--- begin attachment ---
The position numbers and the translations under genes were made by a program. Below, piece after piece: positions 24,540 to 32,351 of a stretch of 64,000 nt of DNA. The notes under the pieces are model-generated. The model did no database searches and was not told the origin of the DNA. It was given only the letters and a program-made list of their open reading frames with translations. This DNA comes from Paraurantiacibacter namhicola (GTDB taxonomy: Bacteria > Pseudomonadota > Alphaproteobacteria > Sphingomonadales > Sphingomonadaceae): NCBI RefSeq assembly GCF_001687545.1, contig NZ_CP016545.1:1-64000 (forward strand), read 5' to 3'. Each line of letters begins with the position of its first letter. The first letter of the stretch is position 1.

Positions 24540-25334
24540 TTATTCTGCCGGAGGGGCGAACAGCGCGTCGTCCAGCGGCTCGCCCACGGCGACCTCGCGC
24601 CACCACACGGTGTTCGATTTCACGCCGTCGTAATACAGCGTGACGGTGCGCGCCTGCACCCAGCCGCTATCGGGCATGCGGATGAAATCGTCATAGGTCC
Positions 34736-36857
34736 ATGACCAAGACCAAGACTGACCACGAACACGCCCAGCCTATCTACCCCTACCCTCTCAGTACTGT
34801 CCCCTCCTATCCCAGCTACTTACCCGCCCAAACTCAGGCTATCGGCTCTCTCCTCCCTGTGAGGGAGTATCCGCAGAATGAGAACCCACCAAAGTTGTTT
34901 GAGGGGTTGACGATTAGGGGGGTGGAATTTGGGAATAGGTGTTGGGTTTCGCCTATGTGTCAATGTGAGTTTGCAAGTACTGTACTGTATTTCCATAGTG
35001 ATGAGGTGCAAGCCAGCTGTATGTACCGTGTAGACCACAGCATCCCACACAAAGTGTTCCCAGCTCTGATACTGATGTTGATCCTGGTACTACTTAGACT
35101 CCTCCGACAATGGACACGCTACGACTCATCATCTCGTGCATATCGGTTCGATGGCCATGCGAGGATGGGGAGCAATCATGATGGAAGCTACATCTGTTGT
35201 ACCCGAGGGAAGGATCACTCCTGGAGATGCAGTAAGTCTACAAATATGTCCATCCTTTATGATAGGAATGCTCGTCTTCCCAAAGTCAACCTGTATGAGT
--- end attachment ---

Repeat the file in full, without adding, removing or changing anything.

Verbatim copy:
The position numbers and the translations under genes were made by a program. Below, piece after piece: positions 24,540 to 32,351 of a stretch of 64,000 nt of DNA. The notes under the pieces are model-generated. The model did no database searches and was not told the origin of the DNA. It was given only the letters and a program-made list of their open reading frames with translations. This DNA comes from Paraurantiacibacter namhicola (GTDB taxonomy: Bacteria > Pseudomonadota > Alphaproteobacteria > Sphingomonadales > Sphingomonadaceae): NCBI RefSeq assembly GCF_001687545.1, contig NZ_CP016545.1:1-64000 (forward strand), read 5' to 3'. Each line of letters begins with the position of its first letter. The first letter of the stretch is position 1.

Positions 24540-25334
24540 TTATTCTGCCGGAGGGGCGAACAGCGCGTCGTCCAGCGGCTCGCCCACGGCGACCTCGCGC
24601 CACCACACGGTGTTCGATTTCACGCCGTCGTAATACAGCGTGACGGTGCGCGCCTGCACCCAGCCGCTATCGGGCATGCGGATGAAATCGTCATAGGTCC
Positions 34736-36857
34736 ATGACCAAGACCAAGACTGACCACGAACACGCCCAGCCTATCTACCCCTACCCTCTCAGTACTGT
34801 CCCCTCCTATCCCAGCTACTTACCCGCCCAAACTCAGGCTATCGGCTCTCTCCTCCCTGTGAGGGAGTATCCGCAGAATGAGAACCCACCAAAGTTGTTT
34901 GAGGGGTTGACGATTAGGGGGGTGGAATTTGGGAATAGGTGTTGGGTTTCGCCTATGTGTCAATGTGAGTTTGCAAGTACTGTACTGTATTTCCATAGTG
35001 ATGAGGTGCAAGCCAGCTGTATGTACCGTGTAGACCACAGCATCCCACACAAAGTGTTCCCAGCTCTGATACTGATGTTGATCCTGGTACTACTTAGACT
35101 CCTCCGACAATGGACACGCTACGACTCATCATCTCGTGCATATCGGTTCGATGGCCATGCGAGGATGGGGAGCAATCATGATGGAAGCTACATCTGTTGT
35201 ACCCGAGGGAAGGATCACTCCTGGAGATGCAGTAAGTCTACAAATATGTCCATCCTTTATGATAGGAATGCTCGTCTTCCCAAAGTCAACCTGTATGAGT